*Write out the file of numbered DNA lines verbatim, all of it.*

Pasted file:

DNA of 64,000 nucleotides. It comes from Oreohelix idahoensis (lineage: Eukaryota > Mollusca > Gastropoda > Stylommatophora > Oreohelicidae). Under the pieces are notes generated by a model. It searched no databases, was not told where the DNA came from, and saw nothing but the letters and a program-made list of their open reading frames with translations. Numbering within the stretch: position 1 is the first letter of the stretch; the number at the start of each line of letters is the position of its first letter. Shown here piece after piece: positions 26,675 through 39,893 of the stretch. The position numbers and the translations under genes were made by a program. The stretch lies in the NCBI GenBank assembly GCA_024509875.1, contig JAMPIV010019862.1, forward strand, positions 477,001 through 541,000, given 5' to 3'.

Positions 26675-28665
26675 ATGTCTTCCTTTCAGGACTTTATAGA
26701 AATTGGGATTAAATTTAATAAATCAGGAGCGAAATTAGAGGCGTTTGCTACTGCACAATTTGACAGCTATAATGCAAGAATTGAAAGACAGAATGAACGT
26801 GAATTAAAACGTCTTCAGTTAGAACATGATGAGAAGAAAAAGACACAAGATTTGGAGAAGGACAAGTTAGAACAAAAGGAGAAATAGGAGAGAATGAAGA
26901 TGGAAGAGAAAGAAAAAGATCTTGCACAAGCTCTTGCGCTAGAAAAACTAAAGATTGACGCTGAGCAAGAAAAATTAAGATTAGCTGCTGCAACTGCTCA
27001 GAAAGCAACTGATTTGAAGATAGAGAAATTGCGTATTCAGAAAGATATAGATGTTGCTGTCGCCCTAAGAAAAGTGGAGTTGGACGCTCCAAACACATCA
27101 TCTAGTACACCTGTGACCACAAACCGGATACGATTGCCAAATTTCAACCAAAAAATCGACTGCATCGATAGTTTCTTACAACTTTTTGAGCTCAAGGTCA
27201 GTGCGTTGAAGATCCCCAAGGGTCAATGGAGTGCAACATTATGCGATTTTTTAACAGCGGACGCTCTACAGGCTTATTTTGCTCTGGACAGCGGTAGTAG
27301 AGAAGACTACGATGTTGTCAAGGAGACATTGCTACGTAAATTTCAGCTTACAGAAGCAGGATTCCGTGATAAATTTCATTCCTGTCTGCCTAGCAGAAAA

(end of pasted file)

DNA of 64,000 nucleotides. It comes from Oreohelix idahoensis (lineage: Eukaryota > Mollusca > Gastropoda > Stylommatophora > Oreohelicidae). Under the pieces are notes generated by a model. It searched no databases, was not told where the DNA came from, and saw nothing but the letters and a program-made list of their open reading frames with translations. Numbering within the stretch: position 1 is the first letter of the stretch; the number at the start of each line of letters is the position of its first letter. Shown here piece after piece: positions 26,675 through 39,893 of the stretch. The position numbers and the translations under genes were made by a program. The stretch lies in the NCBI GenBank assembly GCA_024509875.1, contig JAMPIV010019862.1, forward strand, positions 477,001 through 541,000, given 5' to 3'.

Positions 26675-28665
26675 ATGTCTTCCTTTCAGGACTTTATAGA
26701 AATTGGGATTAAATTTAATAAATCAGGAGCGAAATTAGAGGCGTTTGCTACTGCACAATTTGACAGCTATAATGCAAGAATTGAAAGACAGAATGAACGT
26801 GAATTAAAACGTCTTCAGTTAGAACATGATGAGAAGAAAAAGACACAAGATTTGGAGAAGGACAAGTTAGAACAAAAGGAGAAATAGGAGAGAATGAAGA
26901 TGGAAGAGAAAGAAAAAGATCTTGCACAAGCTCTTGCGCTAGAAAAACTAAAGATTGACGCTGAGCAAGAAAAATTAAGATTAGCTGCTGCAACTGCTCA
27001 GAAAGCAACTGATTTGAAGATAGAGAAATTGCGTATTCAGAAAGATATAGATGTTGCTGTCGCCCTAAGAAAAGTGGAGTTGGACGCTCCAAACACATCA
27101 TCTAGTACACCTGTGACCACAAACCGGATACGATTGCCAAATTTCAACCAAAAAATCGACTGCATCGATAGTTTCTTACAACTTTTTGAGCTCAAGGTCA
27201 GTGCGTTGAAGATCCCCAAGGGTCAATGGAGTGCAACATTATGCGATTTTTTAACAGCGGACGCTCTACAGGCTTATTTTGCTCTGGACAGCGGTAGTAG
27301 AGAAGACTACGATGTTGTCAAGGAGACATTGCTACGTAAATTTCAGCTTACAGAAGCAGGATTCCGTGATAAATTTCATTCCTGTCTGCCTAGCAGAAAA